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SC accepts pleas about formation of a larger bench to hear pleas pertaining to trials of civilians in military courts

ISLAMABAD: On Wednesday, the Supreme Court (SC) accepted pleas calling for the formation of a larger bench to hear appeals against the annulment of trials of civilians in military courts.

A six-member bench, headed by Justice Aminuddin, heard the appeals against the annulment of trials of civilians in military courts. Justices Muhammad Ali Mazhar, Hasan Azhar Rizvi, Shahid Waheed, Musrrat Hilali, and Irfan Saadat Khan are also part of the bench.

The lawyer representing former CJP Jawad S. Khawaja, one of the applicants, argued before the court that two SC judges, including Justice Afridi and Justice Mansoor Ali Shah, suggested the formation of a larger bench to hear the appeals.

Justice Aminuddin questioned how the notes of judges could influence the bench hearing the case. Justice Muhammad Ali Mazhar remarked that Justice Afridi’s observation was limited to the final verdict.

When asked by Justice Musarrat Hilali, the lawyer responded that the pleas would stand rejected if the current six-member bench gave a split verdict of 3-3.

At this point, Justice Muhammad Ali Mazhar suggested that a larger bench might be needed to address the matter.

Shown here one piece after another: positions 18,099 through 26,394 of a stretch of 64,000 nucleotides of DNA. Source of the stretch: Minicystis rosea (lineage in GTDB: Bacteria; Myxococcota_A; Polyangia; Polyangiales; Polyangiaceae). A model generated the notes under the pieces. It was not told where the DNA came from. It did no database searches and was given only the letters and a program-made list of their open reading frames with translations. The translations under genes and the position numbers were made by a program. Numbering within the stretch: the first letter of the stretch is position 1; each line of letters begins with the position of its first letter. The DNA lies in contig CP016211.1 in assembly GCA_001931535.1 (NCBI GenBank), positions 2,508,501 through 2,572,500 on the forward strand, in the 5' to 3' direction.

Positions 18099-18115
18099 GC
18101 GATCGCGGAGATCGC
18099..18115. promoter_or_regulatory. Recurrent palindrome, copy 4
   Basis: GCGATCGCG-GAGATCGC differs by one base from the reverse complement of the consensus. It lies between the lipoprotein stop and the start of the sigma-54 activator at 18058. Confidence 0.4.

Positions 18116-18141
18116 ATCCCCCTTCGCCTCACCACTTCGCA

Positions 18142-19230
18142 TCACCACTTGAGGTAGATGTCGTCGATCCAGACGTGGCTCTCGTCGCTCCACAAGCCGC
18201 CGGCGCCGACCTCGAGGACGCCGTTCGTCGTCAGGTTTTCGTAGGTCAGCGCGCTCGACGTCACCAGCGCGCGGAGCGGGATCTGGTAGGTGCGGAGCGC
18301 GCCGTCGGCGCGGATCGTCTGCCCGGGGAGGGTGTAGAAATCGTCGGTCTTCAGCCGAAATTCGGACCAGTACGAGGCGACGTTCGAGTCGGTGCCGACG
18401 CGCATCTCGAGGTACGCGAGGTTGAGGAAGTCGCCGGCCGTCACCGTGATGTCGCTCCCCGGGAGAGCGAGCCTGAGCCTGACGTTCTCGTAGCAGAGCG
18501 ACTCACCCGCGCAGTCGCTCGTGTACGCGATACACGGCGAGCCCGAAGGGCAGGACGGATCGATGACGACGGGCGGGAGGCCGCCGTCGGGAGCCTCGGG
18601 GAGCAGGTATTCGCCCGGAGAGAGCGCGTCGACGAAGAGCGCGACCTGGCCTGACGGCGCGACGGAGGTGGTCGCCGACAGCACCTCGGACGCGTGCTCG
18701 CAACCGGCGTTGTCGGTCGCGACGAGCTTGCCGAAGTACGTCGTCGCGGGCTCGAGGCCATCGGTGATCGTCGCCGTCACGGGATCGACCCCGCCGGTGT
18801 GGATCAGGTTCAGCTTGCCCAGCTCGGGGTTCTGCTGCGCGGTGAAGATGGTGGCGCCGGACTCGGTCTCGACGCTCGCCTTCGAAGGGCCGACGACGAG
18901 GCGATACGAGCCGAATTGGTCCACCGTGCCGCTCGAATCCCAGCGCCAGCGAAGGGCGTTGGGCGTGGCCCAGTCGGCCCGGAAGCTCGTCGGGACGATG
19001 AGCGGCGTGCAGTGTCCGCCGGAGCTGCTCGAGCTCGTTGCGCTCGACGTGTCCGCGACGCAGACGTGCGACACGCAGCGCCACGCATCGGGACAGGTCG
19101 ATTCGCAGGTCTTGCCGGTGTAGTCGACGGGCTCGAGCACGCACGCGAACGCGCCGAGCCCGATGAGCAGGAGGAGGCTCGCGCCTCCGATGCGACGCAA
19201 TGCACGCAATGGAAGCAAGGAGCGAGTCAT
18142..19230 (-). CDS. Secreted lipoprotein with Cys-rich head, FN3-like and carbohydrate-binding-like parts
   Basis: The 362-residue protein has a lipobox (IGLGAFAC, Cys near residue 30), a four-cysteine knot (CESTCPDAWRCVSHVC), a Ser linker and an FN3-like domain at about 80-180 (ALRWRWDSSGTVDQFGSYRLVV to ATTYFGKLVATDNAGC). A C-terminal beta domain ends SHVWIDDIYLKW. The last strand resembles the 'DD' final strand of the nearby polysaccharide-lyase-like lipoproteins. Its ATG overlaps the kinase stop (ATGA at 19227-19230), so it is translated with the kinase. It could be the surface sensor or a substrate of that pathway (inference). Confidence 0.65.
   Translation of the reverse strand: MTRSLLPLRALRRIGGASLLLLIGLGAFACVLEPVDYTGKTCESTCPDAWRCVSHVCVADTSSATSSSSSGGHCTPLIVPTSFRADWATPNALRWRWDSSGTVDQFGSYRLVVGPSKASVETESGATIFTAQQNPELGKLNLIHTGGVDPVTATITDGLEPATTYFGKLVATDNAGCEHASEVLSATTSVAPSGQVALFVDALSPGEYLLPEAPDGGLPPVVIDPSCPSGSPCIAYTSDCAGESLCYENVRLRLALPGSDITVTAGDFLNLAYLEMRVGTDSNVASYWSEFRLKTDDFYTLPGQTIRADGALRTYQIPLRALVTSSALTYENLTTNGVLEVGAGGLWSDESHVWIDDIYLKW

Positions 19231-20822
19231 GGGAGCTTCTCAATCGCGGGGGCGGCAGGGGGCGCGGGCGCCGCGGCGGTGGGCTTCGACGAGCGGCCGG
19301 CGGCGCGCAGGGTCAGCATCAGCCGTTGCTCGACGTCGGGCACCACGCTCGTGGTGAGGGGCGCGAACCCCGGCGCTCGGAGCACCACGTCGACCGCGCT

The Supreme Court, after accepting the pleas for a nine-member or larger bench, referred the matter of military courts to the judges committee.

In the previous hearing, the Supreme Court had asked the attorney-general for details of the accused sentenced to three years in jail by military courts. The court ordered the release of 20 accused who were sentenced to one year in jail before Eid. The details of the accused released on Eid were submitted to the Supreme Court.

In May, the government decided to try suspects accused of attacking military installations under army laws. Violent clashes erupted across Pakistan after the former prime minister was arrested from the premises of the Islamabad High Court on May 9.

Army installations, the Corps Commander’s house in Lahore, and General Headquarters (GHQ) in Rawalpindi came under attack during a protest by PTI workers.

Following the arrests made in connection with the violent riots, the government announced its decision to hold military court trials for those found guilty of damaging and attacking military installations—a move both the government and the army considered severe.

In light of this decision, PTI founder Imran Khan, former Chief Justice Jawwad S. Khawaja, legal expert Aitzaz Ahsan, and five civil society members, including Piler Executive Director Karamat Ali, requested the apex court to declare the military trials “unconstitutional.”

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I am an experienced writer, analyst, and author. My exposure in English journalism spans more than 28 years. In the past, I have been working with daily The Muslim (Lahore Bureau), daily Business Recorder (Lahore/Islamabad Bureaus), Daily Times, Islamabad, daily The Nation (Lahore and Karachi). With daily The Nation, I have served as Resident Editor, Karachi. Since 2009, I have been working as a Freelance Writer/Editor for American organizations.

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